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Eurozone’s first-quarter growth provides relief from ‘stagflation’ concerns



The eurozone witnesses its fastest economic growth in two years, alleviating worries of 'stagflation'. Explore how the region navigates challenges amidst rising inflation and ECB's impending interest rate decision.

The eurozone is experiencing a notable increase in economic growth in the first quarter of 2024, the fastest pace in two years, easing concerns about ‘stagflation’ that threaten to sweep across the region.

Eurozone output grew by 0.3 percent in the first three months of the year, a significant improvement on the stagnant growth recorded in the previous quarter. This growth figure, the strongest since the 2022 Ukraine crisis, exceeded the expectations of economists, who had expected a more modest growth of 0.1 percent.

Data from Eurostat, the European Union’s statistical agency, shows that annual consumer price inflation remained stable at 2.4 percent in April, consistent with March figures and in line with forecasts. This stability in inflation, the lowest since July 2021, provides further reassurance amid economic fluctuations.

Melanie Debono, senior Europe economist at Pantheon Macroeconomics, notes the surprising strength of the recovery, signaling a departure from the superficial recession at the end of the previous year.

The positive momentum in the first quarter signals a turnaround for the eurozone, especially after disruptions in major economies such as Germany due to energy and industrial challenges following the Russian invasion of Ukraine, coupled with inflation rising above 10 percent. These developments come ahead of the upcoming European Union elections in June, which will mark the first vote since Britain left.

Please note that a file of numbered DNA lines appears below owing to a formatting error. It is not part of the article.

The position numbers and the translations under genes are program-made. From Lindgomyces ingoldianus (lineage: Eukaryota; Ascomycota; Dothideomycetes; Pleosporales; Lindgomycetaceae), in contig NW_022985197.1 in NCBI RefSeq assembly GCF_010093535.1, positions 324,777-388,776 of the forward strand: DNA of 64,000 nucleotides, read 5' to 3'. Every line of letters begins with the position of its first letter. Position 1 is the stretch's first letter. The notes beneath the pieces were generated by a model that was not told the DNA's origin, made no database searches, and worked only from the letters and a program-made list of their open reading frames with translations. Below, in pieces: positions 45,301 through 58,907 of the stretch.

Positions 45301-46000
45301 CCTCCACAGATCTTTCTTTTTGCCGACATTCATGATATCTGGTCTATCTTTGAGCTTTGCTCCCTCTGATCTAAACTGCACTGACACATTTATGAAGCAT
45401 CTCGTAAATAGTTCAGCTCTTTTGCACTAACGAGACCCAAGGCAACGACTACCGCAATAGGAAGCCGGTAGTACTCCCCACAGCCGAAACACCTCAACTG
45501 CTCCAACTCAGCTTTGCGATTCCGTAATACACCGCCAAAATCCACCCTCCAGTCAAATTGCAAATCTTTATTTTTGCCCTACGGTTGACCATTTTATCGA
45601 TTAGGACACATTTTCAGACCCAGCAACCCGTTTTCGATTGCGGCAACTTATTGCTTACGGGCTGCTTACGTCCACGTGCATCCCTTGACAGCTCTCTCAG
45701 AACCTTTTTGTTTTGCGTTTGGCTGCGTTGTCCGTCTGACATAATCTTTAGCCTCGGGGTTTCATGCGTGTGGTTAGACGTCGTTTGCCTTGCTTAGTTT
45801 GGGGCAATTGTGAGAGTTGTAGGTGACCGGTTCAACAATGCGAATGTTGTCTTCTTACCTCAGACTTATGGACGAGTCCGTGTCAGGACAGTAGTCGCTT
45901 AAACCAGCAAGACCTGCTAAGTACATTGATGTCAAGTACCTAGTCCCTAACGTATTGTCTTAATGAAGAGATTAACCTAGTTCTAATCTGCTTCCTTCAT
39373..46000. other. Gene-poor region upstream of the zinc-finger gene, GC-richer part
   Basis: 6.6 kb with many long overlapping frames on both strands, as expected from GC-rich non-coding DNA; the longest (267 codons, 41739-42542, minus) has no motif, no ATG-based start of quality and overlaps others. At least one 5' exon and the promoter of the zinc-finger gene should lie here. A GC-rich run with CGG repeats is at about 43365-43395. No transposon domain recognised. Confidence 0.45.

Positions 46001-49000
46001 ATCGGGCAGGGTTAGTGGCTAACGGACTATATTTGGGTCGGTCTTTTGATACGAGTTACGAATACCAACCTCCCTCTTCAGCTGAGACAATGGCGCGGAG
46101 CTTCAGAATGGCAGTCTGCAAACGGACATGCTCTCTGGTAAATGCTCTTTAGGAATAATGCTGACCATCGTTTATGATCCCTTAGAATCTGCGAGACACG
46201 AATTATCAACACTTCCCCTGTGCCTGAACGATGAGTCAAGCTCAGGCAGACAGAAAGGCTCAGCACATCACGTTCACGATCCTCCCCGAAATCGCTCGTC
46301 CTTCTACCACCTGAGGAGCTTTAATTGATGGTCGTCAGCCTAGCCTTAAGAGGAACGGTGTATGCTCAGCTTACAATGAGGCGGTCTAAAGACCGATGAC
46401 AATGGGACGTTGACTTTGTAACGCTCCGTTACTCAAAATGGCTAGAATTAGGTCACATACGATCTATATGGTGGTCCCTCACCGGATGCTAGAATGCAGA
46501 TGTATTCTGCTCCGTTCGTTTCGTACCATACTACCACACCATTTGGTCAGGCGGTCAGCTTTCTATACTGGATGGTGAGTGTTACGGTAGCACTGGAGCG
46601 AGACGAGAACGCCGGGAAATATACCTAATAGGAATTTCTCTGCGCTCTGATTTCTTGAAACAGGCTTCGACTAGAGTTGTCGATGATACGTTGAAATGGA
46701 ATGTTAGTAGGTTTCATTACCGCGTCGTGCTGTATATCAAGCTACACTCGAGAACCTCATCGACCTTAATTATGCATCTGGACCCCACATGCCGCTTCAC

Among the standouts, the Republic of Ireland emerges as the fastest growing economy within the bloc, with a remarkable growth of 1.1 percent. However, factors such as measurement differences and the volatility caused by foreign direct investment from US technology giants headquartered in the country contribute to Ireland’s unique economic landscape. Other notable performers include Lithuania, Latvia, Spain and Portugal, each showing robust growth rates.

Core inflation, excluding volatile food and energy prices, fell marginally from 2.9 percent to 2.7 percent, while services inflation eased from 4 percent to 3.7 percent in April compared to the same period last year.

The encouraging economic data provides a breather for policymakers at the European Central Bank (ECB), who are deliberating on interest rate adjustments following the region’s recession, against the backdrop of higher borrowing costs. With the next ECB decision expected on June 6, financial markets expect a 60 percent chance of monetary policy easing, the first step in that direction since 2020. However, a growing economy and record-low unemployment levels could create new inflation problems.

Amid global economic dynamism, China is also seeing a positive rebound in manufacturing activity, with April witnessing the fastest growth in fourteen months, driven by increased new export orders. While this is a sign of progress for China’s recovery, challenges remain in domestic demand and the real estate sector.

Despite China’s robust GDP growth of 5.3 percent in the first quarter, which exceeded analyst expectations, March indicators point to persistent weaknesses in industrial profits, retail sales and real estate transactions, hampering the country’s ambitious growth target. approximately 5 percent before 2024 may be hampered.